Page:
NATCA’s logo is traced to 1984. A member of the American Air Traffic Controller Council (AATCC), Howie Barte, sketched a logo for his region’s
newsletter. The logo showed a circular radarscope of dotted, crosshatched lines, and a tower anchoring the organization’s acronym. Barte’s logo later featured concentric circles with a radar sweep and a tower cab resting atop the “T” in a series of block letters spelling “AATCC.”

In December 1985, MEBA officially took over organizing air traffic controllers. Organizers changed the name of the proposed union to NATCA, which
Washington ARTCC controllers created in 1983 in an attempt to organize a singlefacility union. Organizers agreed to adopt the AATCC logo as the new NATCA logo. MEBA artists used red letters and blue lines to create what you see today. June 19, 2012, marked NATCA’s 25th anniversary. In honor of this anniversary, the logo features a swooping, silver “25” on the bottom of it and the union’s years of existence etched across the top.

Spotlight on the Label--AWIU
Dec 19, 2012
Spotlight the Label: AWIU formerly Asbestos Workers The International Association of Heat and Frost Insulators and Allied Workers (AWIU or Insulators) is a trade unionin the United Statesand Canada. It is affiliated with the AFL–CIOand the Canadian Labour Congress.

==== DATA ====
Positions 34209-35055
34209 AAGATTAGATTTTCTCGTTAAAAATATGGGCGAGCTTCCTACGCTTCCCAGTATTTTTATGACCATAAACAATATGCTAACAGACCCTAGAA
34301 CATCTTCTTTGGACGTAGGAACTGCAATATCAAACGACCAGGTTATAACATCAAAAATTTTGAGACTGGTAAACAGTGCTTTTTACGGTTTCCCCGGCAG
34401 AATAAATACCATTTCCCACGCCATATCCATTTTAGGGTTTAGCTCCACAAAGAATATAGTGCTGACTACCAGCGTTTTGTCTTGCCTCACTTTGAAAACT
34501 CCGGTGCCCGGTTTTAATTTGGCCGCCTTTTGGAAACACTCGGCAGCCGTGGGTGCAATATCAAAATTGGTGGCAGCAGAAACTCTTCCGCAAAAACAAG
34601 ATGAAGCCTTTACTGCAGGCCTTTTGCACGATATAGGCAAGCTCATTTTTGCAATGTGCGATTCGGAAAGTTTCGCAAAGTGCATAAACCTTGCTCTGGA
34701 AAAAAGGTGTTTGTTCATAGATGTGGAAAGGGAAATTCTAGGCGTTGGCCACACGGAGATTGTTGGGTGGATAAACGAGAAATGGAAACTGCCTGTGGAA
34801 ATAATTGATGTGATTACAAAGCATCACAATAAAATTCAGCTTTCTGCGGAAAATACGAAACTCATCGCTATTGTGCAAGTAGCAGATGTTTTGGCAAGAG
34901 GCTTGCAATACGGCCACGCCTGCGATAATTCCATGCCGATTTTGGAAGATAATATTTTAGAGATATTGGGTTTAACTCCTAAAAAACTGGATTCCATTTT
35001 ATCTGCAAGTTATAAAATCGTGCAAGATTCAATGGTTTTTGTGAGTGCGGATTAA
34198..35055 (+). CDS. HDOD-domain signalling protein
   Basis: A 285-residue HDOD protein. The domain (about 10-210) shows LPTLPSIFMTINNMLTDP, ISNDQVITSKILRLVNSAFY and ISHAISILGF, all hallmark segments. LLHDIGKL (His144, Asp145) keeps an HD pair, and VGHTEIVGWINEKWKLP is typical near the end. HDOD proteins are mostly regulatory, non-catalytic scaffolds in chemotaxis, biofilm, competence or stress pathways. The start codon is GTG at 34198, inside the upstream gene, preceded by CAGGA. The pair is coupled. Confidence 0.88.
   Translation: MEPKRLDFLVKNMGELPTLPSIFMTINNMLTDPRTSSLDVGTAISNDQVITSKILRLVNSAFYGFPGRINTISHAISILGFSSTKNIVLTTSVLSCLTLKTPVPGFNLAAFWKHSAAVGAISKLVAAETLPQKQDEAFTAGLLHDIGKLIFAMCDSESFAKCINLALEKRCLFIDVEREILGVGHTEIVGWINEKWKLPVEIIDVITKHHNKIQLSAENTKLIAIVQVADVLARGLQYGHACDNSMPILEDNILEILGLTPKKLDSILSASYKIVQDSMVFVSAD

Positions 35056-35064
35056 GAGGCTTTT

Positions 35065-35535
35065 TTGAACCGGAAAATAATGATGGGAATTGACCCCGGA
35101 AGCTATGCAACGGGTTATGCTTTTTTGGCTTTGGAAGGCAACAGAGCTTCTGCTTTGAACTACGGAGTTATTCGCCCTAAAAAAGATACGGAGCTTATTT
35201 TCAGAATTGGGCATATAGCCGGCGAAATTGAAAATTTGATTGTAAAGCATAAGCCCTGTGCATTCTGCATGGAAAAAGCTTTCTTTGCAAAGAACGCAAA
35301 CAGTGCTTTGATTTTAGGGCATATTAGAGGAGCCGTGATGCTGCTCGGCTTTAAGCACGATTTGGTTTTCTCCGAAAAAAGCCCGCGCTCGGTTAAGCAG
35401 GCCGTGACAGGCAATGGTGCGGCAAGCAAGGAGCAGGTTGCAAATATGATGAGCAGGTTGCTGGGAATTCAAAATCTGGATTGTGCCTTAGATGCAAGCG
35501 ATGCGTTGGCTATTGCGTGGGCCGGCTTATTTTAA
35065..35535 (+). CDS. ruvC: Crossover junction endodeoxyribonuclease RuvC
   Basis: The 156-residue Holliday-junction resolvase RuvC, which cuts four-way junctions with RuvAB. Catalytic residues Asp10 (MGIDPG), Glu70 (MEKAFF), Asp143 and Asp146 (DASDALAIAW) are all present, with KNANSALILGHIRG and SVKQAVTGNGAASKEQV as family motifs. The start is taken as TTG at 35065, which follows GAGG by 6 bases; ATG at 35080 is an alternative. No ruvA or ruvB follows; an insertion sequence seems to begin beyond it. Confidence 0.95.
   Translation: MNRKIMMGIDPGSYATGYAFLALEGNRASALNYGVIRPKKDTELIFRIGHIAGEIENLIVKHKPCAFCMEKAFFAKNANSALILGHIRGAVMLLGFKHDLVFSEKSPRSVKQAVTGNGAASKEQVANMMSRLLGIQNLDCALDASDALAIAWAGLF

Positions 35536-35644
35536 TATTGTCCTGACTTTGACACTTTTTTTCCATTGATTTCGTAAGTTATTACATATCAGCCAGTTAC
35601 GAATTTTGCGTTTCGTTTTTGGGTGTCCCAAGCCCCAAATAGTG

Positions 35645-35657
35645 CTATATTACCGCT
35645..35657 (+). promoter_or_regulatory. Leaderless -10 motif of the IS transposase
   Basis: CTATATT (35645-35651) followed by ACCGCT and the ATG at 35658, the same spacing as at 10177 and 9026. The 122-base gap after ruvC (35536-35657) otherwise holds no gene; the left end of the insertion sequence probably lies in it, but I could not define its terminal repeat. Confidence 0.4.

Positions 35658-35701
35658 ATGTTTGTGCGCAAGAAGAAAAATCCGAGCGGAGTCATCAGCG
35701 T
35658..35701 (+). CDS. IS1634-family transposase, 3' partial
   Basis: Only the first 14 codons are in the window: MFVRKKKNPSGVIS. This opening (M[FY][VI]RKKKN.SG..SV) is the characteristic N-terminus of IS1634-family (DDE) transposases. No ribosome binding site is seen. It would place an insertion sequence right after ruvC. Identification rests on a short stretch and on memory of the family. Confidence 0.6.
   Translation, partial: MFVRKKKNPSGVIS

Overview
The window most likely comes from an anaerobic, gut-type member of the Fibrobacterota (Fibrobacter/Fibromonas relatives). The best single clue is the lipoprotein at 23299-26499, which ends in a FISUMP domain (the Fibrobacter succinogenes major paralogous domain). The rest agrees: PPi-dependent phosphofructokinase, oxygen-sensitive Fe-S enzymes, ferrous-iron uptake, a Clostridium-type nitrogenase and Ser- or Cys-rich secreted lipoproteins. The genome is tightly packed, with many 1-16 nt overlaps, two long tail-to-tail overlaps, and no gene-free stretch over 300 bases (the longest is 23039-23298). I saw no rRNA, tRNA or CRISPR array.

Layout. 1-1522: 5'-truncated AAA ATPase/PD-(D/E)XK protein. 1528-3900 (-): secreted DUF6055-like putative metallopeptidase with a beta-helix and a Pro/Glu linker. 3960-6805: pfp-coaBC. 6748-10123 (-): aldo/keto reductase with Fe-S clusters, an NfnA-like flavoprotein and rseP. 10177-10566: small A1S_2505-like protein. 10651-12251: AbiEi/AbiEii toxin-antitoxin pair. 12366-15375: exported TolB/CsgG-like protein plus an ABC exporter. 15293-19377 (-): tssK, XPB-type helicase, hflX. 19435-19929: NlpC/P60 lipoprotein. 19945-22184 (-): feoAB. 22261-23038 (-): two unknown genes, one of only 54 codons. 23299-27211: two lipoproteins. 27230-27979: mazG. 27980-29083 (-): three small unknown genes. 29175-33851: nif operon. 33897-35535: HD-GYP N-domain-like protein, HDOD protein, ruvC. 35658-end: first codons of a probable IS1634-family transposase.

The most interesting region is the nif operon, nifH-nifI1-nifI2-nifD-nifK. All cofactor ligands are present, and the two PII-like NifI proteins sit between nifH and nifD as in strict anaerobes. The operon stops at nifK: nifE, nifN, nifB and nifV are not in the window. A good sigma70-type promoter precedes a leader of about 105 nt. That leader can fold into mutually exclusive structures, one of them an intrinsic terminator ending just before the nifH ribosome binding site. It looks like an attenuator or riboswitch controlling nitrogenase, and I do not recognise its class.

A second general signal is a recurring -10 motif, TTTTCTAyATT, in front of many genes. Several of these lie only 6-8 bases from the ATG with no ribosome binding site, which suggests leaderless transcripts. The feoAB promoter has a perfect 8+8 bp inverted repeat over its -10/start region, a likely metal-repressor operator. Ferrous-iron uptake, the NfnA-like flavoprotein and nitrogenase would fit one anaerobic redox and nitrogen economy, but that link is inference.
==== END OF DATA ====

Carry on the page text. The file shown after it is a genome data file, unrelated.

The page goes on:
Take the Buy Union Pledge
Mar 23, 2012

Signs of Unity: Stories and Symbols of the American Labor Movement
Dec 19, 2012
The first genuine union labels in America began cropping up in the mid 19th Century as early craft unions began what would become a decades-long struggle for a shorter workweek. In 1869, the Carpenters Union launched an 8-hour day campaign with the union’s emblem affixed to any mill products from companies that had agreed to the 8-hour day.

Page Last Updated: Dec 04, 2013 (16:51:32)
Union Label
Copyright © 2015, All Rights Reserved.
Powered By UnionActive™

1373096 hits since Feb 22, 2010

Top of Page image